Reporters on the Job
• Dine and Dash: Staff writer Peter Ford went to eat at Guo Peiji's restaurant as part of his series on how 30 years of capitalism have changed Chinese lives. There, he got a glimpse of the business practices that have served the old man well since he set up China's first private restaurant 28 years ago.
"Mr. Guo invited me and my interpreter to eat with him after we had finished our interview, and I was happy to accept," says Peter. "To have turned him down would have been churlish, and the food was delicious." Guo disappeared halfway through the meal, however, saying he had something to take care of, and he never came back, sticking Peter with the bill.
Peter also noticed four local policemen, clearly lunchtime regulars, walking out without paying. "Beijing is no different from Buffalo," says Peter. "Restaurants and bars know whose good side they need to stay on to stay in business."
• Kabul Crime: Correspondent Gayle Tzemach has been visiting Afghanistan for three years. But this trip, she says, was noticeably different. "This was the worst security situation I've ever seen. It affects everything; your choice of vehicle, your routes around the city, which neighborhoods to visit, what time you need to return, and where you meet."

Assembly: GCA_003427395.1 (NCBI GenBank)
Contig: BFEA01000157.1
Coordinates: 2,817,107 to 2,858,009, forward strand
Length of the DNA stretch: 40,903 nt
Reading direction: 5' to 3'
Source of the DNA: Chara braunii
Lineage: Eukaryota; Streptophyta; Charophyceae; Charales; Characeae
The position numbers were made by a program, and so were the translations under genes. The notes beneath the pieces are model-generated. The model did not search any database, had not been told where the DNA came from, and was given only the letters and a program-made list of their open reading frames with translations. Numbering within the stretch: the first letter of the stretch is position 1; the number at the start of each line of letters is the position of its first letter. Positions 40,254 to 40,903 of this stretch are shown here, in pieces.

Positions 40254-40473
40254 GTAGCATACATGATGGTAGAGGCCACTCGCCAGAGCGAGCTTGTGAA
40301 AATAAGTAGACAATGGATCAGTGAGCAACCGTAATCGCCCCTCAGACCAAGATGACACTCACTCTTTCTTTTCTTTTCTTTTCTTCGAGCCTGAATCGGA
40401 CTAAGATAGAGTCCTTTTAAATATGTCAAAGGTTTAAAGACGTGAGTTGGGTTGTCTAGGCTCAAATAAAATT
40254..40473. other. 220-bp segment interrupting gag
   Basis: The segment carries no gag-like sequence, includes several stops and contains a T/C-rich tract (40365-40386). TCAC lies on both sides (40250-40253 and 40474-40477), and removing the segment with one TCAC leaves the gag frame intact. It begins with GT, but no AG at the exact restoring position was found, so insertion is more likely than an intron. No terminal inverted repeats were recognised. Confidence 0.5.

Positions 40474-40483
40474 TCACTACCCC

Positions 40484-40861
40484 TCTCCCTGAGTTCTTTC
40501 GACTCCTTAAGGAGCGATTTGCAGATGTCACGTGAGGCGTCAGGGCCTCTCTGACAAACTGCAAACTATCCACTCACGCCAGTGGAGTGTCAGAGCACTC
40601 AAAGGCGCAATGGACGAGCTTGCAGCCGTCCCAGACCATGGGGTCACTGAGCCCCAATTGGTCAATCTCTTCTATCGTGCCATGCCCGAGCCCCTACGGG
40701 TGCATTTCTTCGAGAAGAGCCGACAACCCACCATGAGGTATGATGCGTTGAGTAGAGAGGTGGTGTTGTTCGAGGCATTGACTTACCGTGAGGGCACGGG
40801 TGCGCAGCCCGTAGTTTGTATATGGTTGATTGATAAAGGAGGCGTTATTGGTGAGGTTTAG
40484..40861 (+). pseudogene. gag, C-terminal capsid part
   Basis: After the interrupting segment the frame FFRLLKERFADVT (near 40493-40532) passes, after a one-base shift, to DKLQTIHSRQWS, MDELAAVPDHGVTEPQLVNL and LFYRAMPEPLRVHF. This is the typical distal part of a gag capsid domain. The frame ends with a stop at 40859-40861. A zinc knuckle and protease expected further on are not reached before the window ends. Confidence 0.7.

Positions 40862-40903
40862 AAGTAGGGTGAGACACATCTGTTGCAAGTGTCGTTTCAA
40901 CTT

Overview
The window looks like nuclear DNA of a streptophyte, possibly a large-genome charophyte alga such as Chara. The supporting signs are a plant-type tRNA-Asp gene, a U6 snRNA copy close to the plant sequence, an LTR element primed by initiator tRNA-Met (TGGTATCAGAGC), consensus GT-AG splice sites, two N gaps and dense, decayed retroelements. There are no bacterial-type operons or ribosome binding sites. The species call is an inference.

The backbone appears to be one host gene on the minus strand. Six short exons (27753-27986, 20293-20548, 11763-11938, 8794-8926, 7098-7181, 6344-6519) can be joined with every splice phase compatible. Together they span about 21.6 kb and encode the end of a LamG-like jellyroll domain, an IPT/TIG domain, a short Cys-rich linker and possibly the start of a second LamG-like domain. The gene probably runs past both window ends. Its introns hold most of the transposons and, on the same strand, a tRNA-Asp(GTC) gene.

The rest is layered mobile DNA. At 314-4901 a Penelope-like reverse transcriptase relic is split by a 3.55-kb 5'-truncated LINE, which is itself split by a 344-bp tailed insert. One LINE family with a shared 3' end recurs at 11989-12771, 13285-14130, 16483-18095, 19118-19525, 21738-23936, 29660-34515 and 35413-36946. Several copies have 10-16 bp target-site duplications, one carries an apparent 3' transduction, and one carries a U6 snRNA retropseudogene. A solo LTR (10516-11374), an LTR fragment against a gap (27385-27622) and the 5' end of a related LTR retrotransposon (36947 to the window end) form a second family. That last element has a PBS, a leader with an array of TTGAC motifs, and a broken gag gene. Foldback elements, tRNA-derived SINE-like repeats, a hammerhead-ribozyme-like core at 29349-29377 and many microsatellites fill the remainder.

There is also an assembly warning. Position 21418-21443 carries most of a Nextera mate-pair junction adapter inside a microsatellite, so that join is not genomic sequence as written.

In the past, Gayle says, she would meet people in their homes or offices. This time, her Afghan contacts insisted on neutral places (see story). "They were far more nervous to be seen with a foreigner. The threat isn't so much the Taliban as the crooks. There's a sense of lawlessness," she says.
At the same time, there's a sense of resiliency. "Traffic is insane. Business is booming. People go on about their lives in situations that others would consider unimaginable," she says.
– David Clark Scott